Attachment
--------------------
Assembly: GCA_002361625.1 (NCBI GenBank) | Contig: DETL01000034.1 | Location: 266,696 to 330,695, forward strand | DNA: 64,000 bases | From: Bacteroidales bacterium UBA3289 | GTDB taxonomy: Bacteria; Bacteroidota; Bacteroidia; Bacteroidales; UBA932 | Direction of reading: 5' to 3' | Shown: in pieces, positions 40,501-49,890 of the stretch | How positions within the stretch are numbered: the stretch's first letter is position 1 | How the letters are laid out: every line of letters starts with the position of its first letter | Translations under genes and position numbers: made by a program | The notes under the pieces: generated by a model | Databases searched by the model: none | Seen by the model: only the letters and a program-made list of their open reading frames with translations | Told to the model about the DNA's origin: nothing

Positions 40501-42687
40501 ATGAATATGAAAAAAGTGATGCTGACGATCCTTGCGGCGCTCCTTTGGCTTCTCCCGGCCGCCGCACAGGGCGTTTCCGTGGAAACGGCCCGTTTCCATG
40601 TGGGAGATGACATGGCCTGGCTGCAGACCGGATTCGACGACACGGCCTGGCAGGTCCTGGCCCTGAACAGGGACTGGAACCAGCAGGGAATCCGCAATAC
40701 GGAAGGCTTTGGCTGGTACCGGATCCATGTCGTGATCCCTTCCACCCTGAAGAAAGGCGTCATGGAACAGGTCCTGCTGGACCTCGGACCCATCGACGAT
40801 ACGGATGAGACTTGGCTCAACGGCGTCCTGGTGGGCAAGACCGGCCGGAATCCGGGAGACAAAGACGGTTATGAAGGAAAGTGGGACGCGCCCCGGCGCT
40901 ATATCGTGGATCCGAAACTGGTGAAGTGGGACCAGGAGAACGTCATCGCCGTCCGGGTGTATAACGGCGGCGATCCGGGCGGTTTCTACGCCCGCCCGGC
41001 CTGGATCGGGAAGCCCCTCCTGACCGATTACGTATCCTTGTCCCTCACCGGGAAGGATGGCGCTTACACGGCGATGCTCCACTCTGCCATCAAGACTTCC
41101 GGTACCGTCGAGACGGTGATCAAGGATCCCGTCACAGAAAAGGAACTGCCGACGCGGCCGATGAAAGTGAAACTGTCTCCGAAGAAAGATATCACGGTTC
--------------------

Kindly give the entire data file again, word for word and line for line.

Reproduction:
Assembly: GCA_002361625.1 (NCBI GenBank) | Contig: DETL01000034.1 | Location: 266,696 to 330,695, forward strand | DNA: 64,000 bases | From: Bacteroidales bacterium UBA3289 | GTDB taxonomy: Bacteria; Bacteroidota; Bacteroidia; Bacteroidales; UBA932 | Direction of reading: 5' to 3' | Shown: in pieces, positions 40,501-49,890 of the stretch | How positions within the stretch are numbered: the stretch's first letter is position 1 | How the letters are laid out: every line of letters starts with the position of its first letter | Translations under genes and position numbers: made by a program | The notes under the pieces: generated by a model | Databases searched by the model: none | Seen by the model: only the letters and a program-made list of their open reading frames with translations | Told to the model about the DNA's origin: nothing

Positions 40501-42687
40501 ATGAATATGAAAAAAGTGATGCTGACGATCCTTGCGGCGCTCCTTTGGCTTCTCCCGGCCGCCGCACAGGGCGTTTCCGTGGAAACGGCCCGTTTCCATG
40601 TGGGAGATGACATGGCCTGGCTGCAGACCGGATTCGACGACACGGCCTGGCAGGTCCTGGCCCTGAACAGGGACTGGAACCAGCAGGGAATCCGCAATAC
40701 GGAAGGCTTTGGCTGGTACCGGATCCATGTCGTGATCCCTTCCACCCTGAAGAAAGGCGTCATGGAACAGGTCCTGCTGGACCTCGGACCCATCGACGAT
40801 ACGGATGAGACTTGGCTCAACGGCGTCCTGGTGGGCAAGACCGGCCGGAATCCGGGAGACAAAGACGGTTATGAAGGAAAGTGGGACGCGCCCCGGCGCT
40901 ATATCGTGGATCCGAAACTGGTGAAGTGGGACCAGGAGAACGTCATCGCCGTCCGGGTGTATAACGGCGGCGATCCGGGCGGTTTCTACGCCCGCCCGGC
41001 CTGGATCGGGAAGCCCCTCCTGACCGATTACGTATCCTTGTCCCTCACCGGGAAGGATGGCGCTTACACGGCGATGCTCCACTCTGCCATCAAGACTTCC
41101 GGTACCGTCGAGACGGTGATCAAGGATCCCGTCACAGAAAAGGAACTGCCGACGCGGCCGATGAAAGTGAAACTGTCTCCGAAGAAAGATATCACGGTTC